BERLIN – Committee members of the Worcester County Warriors Against Opiate Addiction spent Monday evening discussing effective educational approaches that worked in 2016 and vetting additional resources for students and parents to utilize in the future.
In an education committee meeting, Warriors co-founder Jackie Ball met with community members to finalize plans for upcoming assemblies, conferences and meetings.
The Warriors are currently working with school officials to arrange assembly times for speaker Michael DeLeon, a former drug dealer and homicide witness, to share his views and experiences with drugs to students in middle and high school.
Tamara Mills, coordinator for health instruction for Worcester County Public Schools, said four of the six middle and high schools are on board to host the speaker at the end of February, but relayed the principals’ concerns about the effectiveness of this assembly.
“Most of them agreed with the consensus that assemblies are a hit or miss,” she said. “They are not everyone’s favorite form of delivery. But they think it can’t hurt.”
Ball agreed with Mills, but said dynamic speakers are a foot in the door to reaching students.
“One single thing doesn’t do it,” Ball said. “But it’s nice to have a combination and different speakers are going to move different people.”
Ball and Mills will now reach out to DeLeon to confirm assembly dates from Feb. 27 to March 1, and said Worcester County State’s Attorney Beau Oglesby asked the Drug and Alcohol Commission to allot money for school speakers such as DeLeon. Ball said the commission must now go to the Worcester County Commissioners for funds.
“Even if it’s one person that you reached, that is certainly something,” Mills said.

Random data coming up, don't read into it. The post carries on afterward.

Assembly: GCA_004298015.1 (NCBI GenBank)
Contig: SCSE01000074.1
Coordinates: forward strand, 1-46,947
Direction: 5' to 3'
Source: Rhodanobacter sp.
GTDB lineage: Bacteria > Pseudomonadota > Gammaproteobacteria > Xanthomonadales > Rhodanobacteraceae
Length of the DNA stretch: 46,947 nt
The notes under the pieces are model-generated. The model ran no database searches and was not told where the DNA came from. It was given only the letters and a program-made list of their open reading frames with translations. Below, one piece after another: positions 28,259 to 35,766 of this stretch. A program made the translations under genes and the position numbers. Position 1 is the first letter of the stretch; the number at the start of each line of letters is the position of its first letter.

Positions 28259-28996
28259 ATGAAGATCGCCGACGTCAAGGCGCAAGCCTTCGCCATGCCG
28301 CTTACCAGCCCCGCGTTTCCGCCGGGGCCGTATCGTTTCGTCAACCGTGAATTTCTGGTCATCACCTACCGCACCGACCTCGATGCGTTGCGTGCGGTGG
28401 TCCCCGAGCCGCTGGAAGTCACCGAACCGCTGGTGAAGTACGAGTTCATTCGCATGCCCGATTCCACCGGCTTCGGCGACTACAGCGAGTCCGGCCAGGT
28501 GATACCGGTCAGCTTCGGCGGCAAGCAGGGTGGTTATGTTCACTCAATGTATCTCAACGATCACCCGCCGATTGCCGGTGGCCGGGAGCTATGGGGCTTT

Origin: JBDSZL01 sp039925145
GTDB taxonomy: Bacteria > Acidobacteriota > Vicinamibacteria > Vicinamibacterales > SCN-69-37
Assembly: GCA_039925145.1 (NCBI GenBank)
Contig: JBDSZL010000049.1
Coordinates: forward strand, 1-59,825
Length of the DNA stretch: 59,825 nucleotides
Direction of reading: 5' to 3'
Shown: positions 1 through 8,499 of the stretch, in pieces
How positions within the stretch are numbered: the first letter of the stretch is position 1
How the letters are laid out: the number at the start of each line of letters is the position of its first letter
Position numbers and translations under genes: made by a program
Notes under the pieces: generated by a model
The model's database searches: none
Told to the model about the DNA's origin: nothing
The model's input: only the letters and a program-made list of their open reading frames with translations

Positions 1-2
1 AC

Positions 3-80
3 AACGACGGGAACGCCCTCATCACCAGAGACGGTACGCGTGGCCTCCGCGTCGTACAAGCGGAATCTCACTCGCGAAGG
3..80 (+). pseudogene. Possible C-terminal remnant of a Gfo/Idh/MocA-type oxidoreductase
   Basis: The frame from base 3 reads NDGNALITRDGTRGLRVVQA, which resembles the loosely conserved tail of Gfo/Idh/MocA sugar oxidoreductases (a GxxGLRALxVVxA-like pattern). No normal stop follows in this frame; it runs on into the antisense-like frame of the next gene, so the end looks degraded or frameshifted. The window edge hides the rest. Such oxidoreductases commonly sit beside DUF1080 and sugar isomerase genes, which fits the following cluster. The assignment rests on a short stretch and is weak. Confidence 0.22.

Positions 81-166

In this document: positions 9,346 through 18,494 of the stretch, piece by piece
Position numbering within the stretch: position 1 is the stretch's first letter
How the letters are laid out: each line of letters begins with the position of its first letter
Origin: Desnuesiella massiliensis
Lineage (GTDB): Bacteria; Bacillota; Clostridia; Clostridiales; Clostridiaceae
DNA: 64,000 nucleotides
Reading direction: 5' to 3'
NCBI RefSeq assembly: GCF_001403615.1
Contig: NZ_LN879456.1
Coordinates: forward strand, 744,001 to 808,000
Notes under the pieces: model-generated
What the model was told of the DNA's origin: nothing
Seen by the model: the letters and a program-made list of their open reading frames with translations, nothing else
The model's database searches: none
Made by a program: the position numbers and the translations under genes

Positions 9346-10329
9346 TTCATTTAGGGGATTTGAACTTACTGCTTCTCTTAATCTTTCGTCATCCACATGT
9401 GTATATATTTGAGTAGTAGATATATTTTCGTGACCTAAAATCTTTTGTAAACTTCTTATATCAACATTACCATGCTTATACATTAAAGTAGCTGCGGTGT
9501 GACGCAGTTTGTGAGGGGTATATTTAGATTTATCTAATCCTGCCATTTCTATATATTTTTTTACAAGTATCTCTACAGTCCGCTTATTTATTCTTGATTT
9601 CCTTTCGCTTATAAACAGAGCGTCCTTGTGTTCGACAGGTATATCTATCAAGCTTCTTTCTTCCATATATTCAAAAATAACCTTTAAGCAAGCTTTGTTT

Ball said DeLeon will go to each of the six middle and high schools over a three-day period.
“I want to get into the other schools,” Ball said. “But the hardest thing, and I am sure that they would be receptive to it, is manpower.”
The Warriors have a strong presence in northern Worcester County, according to Ball. But she said the committee lacks the manpower to attend back-to-school nights and parent-teacher conferences in Snow Hill and Pocomoke.
“I feel like it’s not fair for Worcester County,” Ball said. “Our mission is to do the whole county, and it’s just easiest for us to do this area.”
At Mills’ suggestion, the Warriors are looking to partner with Pocomoke Drug Free Coalition to place volunteers in Pocomoke and Snow Hill schools to hand out informational cards at various school functions.
“We need to work together because we all kind of have the same mission,” Ball said. “We just need more people to help us get the message out.”
Also in the meeting, Ball spoke with former drama teacher Gwen Lehman about the possibility of producing or directing a school play on drug abuse next year.
Lehman said she developed decision-based school plays for Worcester Youth and Family Counseling Services in the past and will look into the possibility of doing another.
“We all rely on drugs all the time,” Lehman said. “We don’t lie down and rest when we have a headache. We take a pill and keep going.”
Mills said she would look into productions from the state school system for Lehman and the Warriors to read.
Lastly, Ball discussed the possibility of working with Worcester County Public Schools Athletics Director Tyrone Mills and other recreational services in the county next year to educate coaches, parents and students on the dangers of taking opiates for sports-related injuries.
“When it’s prescribed by a doctor, you don’t question it,” attendee Carol Frazier said. “For me, that is the purpose of this committee. It is to get people to question and not just accept it.”